We’re looking for stories of Australia-US research collaborations for a collection for the Australian Embassy in Washington DC. Our focus will be on innovations that are close to a commercial application and/or has achieved a practical outcome for both nations. More below.
Earlier this year we asked for Indonesia and Japan story leads. Our collection of Stories of Australia-Indonesia Innovation has been published online. It features a better vaccine for rotavirus, the latest in the discovery of the Hobbit, and stories on how Australian research is supporting the transformation of Indonesia. It’s now available online. More below and read the stories here. Our 2015 Japan stories are here. And look out for Japan collaboration videos in the New Year.
We’re also calling for great stories to include in our 2017 publication of Stories of Australian Science. It’s an annual print and online publication, bringing together discoveries, prize-winners and top achievers in Aussie science, which we distribute all over the country and overseas. Prices start from $1,200. More below.
As funders start to incorporate altmetrics, good communication will become more important than ever. We now offer a range of communication, pitching and media training services. Our first dates for 2017 are out now. More below.
Grants for citizen science are now available from the Australian government. They’re handing out $4 million. The deadline is 17 February. More below.
We close this Wednesday 21 December and re-open on Wednesday 4 January.
Have a lovely Christmas and we look forward to more brilliant Australian science next year.
In this bulletin:
- Put your science in front of those who matter most—Stories of Australian Science
- Tell us your stories of Australia-US research collaborations
- A better vaccine for rotavirus; discovering the Hobbit; and predicting fires, floods and earthquakes—Stories of Australia-Indonesia Innovation
- Communication training—book in now for 2017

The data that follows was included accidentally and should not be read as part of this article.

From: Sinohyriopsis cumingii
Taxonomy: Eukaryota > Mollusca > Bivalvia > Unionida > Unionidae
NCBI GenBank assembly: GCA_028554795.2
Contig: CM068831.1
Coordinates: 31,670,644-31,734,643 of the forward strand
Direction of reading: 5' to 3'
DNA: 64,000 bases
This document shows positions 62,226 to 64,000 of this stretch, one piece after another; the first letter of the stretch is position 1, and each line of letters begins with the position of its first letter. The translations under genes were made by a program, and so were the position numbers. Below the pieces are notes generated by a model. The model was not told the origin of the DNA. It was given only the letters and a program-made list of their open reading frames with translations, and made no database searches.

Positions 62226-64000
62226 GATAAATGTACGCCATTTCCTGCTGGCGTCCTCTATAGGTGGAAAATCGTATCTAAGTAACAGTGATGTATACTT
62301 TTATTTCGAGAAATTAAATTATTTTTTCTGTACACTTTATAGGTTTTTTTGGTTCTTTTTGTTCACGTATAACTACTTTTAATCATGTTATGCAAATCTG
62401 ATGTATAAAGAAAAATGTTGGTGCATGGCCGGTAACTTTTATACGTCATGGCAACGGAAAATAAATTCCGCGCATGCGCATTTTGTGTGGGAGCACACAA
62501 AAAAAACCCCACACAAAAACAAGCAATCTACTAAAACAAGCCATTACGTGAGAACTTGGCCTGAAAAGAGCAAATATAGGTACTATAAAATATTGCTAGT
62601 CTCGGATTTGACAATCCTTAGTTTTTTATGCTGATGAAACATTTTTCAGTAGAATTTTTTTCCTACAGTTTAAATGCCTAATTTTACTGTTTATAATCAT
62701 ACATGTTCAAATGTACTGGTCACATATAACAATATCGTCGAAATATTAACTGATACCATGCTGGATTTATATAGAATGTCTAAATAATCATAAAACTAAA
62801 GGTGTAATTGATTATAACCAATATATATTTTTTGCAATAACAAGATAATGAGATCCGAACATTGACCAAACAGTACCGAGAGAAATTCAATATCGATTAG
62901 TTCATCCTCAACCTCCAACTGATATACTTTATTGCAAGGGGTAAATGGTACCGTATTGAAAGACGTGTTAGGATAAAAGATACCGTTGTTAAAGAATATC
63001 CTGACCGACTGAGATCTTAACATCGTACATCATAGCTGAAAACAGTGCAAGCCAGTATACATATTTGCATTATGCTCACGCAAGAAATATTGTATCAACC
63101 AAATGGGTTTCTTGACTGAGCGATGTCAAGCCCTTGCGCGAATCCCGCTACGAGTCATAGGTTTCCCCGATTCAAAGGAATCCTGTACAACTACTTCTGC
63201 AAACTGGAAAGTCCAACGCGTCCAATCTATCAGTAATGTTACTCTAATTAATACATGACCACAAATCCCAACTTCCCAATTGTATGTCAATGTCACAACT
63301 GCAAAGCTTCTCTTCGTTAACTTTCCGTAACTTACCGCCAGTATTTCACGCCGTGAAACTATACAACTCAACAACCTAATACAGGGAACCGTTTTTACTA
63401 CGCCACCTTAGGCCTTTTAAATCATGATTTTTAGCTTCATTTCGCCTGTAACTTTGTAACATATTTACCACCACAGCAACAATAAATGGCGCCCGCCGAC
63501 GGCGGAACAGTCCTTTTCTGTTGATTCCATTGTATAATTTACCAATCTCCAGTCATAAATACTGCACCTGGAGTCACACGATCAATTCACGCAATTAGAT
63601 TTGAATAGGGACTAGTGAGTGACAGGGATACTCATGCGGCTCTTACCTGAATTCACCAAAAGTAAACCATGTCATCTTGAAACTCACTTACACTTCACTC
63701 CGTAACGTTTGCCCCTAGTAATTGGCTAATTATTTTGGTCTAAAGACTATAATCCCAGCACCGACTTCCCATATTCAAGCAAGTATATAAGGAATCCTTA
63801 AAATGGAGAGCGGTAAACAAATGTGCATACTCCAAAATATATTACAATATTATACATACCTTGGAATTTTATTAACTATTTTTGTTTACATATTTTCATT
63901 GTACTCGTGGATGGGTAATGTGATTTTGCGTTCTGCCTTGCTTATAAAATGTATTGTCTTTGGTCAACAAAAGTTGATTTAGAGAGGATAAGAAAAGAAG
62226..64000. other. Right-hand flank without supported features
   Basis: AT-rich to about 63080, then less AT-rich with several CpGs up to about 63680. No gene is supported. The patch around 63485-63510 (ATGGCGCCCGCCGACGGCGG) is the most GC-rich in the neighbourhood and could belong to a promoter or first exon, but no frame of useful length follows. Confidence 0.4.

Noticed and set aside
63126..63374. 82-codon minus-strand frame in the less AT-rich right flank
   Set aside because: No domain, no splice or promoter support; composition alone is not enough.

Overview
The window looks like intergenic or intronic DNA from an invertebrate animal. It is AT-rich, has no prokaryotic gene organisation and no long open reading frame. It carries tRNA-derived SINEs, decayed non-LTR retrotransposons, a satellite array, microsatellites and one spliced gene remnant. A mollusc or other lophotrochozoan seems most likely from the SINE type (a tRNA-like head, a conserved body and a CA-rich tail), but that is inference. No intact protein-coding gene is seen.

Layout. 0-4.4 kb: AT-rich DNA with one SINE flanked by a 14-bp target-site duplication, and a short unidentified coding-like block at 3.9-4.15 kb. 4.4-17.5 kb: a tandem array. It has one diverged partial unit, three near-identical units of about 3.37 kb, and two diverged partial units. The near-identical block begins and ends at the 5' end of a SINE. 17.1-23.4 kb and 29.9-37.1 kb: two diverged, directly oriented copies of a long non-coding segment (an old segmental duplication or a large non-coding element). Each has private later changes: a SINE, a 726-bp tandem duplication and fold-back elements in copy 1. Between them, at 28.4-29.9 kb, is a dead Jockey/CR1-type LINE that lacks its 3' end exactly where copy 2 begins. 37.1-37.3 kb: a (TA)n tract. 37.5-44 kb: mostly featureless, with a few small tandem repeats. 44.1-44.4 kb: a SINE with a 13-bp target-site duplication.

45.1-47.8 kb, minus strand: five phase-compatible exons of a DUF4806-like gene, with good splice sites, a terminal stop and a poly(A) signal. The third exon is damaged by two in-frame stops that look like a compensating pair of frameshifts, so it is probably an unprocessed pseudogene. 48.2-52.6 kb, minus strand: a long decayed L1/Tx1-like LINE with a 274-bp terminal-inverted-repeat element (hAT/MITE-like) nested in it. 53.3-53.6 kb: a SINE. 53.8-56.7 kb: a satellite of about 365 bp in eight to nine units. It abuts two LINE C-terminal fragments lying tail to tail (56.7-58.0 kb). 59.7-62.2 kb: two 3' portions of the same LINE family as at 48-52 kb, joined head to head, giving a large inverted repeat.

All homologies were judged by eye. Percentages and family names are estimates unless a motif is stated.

- $4 million in grants for citizen science programs
Put your science in front of those who matter most
Stories of Australian Science 2017 now open for submissions
Each year we feature highlights of Australian science in a print and online publication, bringing together discoveries, prize-winners and top achievers.
Our books are used by journalists, scientists, politicians and science policy-makers, as a useful reference for keeping up-to-date with new and exciting developments in Australian research. Read the 2016 edition here.
We print 15,000 copies and share the stories widely—including all Australian MPs and Senators, our extensive list of Australian and international journalists, and heads of scientific organisations around the country.
For the 2017 edition, we’ll start promoting the stories at the American Association for the Advancement of Science (AAAS) meeting in Boston—so if you want your science included, we’ll need your story by 31 January. Prices start at $1,200 + GST for a single story, and are discounted for multiple stories.
Tell us your stories of Australia-US research collaborations
The Australian Embassy in Washington DC is looking for great examples of collaborative research involving Australia and the US. They’re particularly interested in research that’s close to a commercial application or has achieved a practical outcome for both nations.